Our daughter startled us at the table one recent night by saying that she and a friend were playing a trick on two of their other friends. When we questioned what this meant, she brightly replied that they were going to make the other girls think they didn't like them for 10 days. We pointed out that being mean to the others would not actually be a trick on the shunned girls, but on our daughter herself, as she would soon discover that she had lost two friends and was left with only the girl who had come up with this scheme. She was baffled by this prediction -- after all, her partner in crime had assured her this would be funny.
She didn't actually have to wait 10 days to find out that she was wrong. That very night, I received an email from the mother of Maeve, one of the targeted girls, gently breaking the news that her daughter wanted to cancel an upcoming play date because of the things my girl and her buddy had said to her that day. My husband and I were horrified: this behavior seemed completely new.
We found ourselves asking a question we'd never before considered. Which feels worse: When your child deals with a Mean Girl or when your child is the Mean Girl?
It was uncharted territory for us. Our kid has always been the one who seeks others to pal around with, the girl who can go into a playground alone and come out of it with a buddy. The idea of her not just being unkind but planning to be was a shock to the system. Thankfully, she was still innocent enough to tell us this story herself, allowing us to the opportunity to talk with her about better ways to treat others.
At breakfast the next morning, I told her about the cancelled play date and how her actions were related, which led to a storm of tears. Even so, there was an upside from a parenting perspective: this was a low-cost lesson. I was pretty sure that she could easily enough repair her friendship with the girls she had been mean to and that, if we consciously maintained a dialogue about how to be good to her peers, all the girls involved would benefit. We began repeating a mantra at school drop-off: The kindest kid is the best kid.
Flash forward two weeks. My daughter and Maeve were swinging from monkey bars together, evidence that all was forgiven if not forgotten. As we stood in the park, Maeve's Mom explained why she had felt it important to alert me to my child's behavior while, at the same time, being so zen about it. It turns out that Maeve, too, had tried on mean girl shoes for a little while in the past. Her mom had been distressed, of course, but she and her husband had done what good parents are supposed to do: they'd faced it head-on, employing a behavior plan to help their child turn it around. Maeve had learned the lesson and now my daughter was learning it herself.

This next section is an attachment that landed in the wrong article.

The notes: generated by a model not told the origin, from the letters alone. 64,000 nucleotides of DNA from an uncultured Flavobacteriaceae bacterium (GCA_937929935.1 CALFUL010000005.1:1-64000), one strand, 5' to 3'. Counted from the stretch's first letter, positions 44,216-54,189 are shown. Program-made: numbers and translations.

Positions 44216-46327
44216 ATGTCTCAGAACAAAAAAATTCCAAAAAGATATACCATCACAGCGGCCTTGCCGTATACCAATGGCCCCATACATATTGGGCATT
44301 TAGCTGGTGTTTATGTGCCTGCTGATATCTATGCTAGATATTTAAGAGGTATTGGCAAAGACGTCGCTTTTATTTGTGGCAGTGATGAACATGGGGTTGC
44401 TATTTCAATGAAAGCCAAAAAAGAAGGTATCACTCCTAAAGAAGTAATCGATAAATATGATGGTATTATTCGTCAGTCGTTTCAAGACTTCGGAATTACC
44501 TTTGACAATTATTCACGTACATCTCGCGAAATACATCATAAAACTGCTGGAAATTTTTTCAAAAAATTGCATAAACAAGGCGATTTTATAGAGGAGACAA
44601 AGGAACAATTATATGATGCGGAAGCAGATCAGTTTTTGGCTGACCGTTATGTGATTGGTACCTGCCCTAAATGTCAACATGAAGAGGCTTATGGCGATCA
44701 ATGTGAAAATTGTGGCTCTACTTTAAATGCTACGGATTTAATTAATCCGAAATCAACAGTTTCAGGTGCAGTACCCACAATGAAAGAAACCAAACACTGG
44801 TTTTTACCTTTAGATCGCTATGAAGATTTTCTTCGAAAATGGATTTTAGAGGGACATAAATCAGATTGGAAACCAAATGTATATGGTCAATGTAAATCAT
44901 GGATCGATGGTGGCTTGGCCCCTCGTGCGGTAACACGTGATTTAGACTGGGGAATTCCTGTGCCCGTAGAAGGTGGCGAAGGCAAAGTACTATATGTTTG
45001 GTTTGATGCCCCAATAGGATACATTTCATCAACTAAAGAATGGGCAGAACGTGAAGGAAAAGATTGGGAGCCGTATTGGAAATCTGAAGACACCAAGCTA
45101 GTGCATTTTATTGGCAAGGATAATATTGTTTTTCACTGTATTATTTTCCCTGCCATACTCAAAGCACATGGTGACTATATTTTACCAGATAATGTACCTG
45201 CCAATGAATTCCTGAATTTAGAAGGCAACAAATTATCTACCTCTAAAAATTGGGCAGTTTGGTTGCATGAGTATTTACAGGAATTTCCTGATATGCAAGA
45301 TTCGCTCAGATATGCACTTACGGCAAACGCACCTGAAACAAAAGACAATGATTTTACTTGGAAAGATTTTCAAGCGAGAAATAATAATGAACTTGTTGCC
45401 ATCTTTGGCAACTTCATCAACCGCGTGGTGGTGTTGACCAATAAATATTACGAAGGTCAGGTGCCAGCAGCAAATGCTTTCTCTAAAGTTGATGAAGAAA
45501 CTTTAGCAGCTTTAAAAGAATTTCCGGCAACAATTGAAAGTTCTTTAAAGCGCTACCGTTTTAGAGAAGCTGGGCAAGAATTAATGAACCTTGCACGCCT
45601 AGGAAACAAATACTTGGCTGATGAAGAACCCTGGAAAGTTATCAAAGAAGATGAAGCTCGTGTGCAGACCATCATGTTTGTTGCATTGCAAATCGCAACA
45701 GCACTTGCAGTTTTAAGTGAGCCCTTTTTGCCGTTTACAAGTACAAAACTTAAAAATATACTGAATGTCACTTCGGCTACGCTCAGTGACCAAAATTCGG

I have to admit that the entire situation caught me off guard because it came so early. I've seen Mean Girls and am familiar with the best-selling book Queen Bees & Wannabees, which discusses the real world equivalent. Beyond that, I've worked with enough middle and high school youth groups over the years to know that a 13 year-old girl with time on her hands and an easy target is one definition of Evil. But I imagined all this drama as starting a little later -- not in first grade.
Granted, basic bullying and exclusion are the oldest childhood traumas in the book. But the more sophisticated behaviors once seen as the domain of adolescence -- triangulation, social manipulation, powerful cliques -- are now routinely being played out as early as Kindergarten. Whether this is a truly new phenomenon, or simply an old problem now getting more of a spotlight, it deserves attention from parents, both those who see it in the children of others and those who see it in their own. I am fortunate that my daughter is still so early in the game of life: I have the time to teach her lessons about kindness, fair play, and good friendship -- before the danger is more than just a lost play date.
We can't control what our daughter will encounter in the classroom, on the playground, or anywhere else. If other girls choose to be mean or exclusive, or try to steer her to do the same, it's the job of their parents to know and care. Not all do. But we can at least arm our own child with the right language and strategies for how to maintain healthy friendships. And we'd better do it now: there will likely come an age where we don't get the full report of her social life over dinner. When that time comes, I can only hope these early lessons will see her through.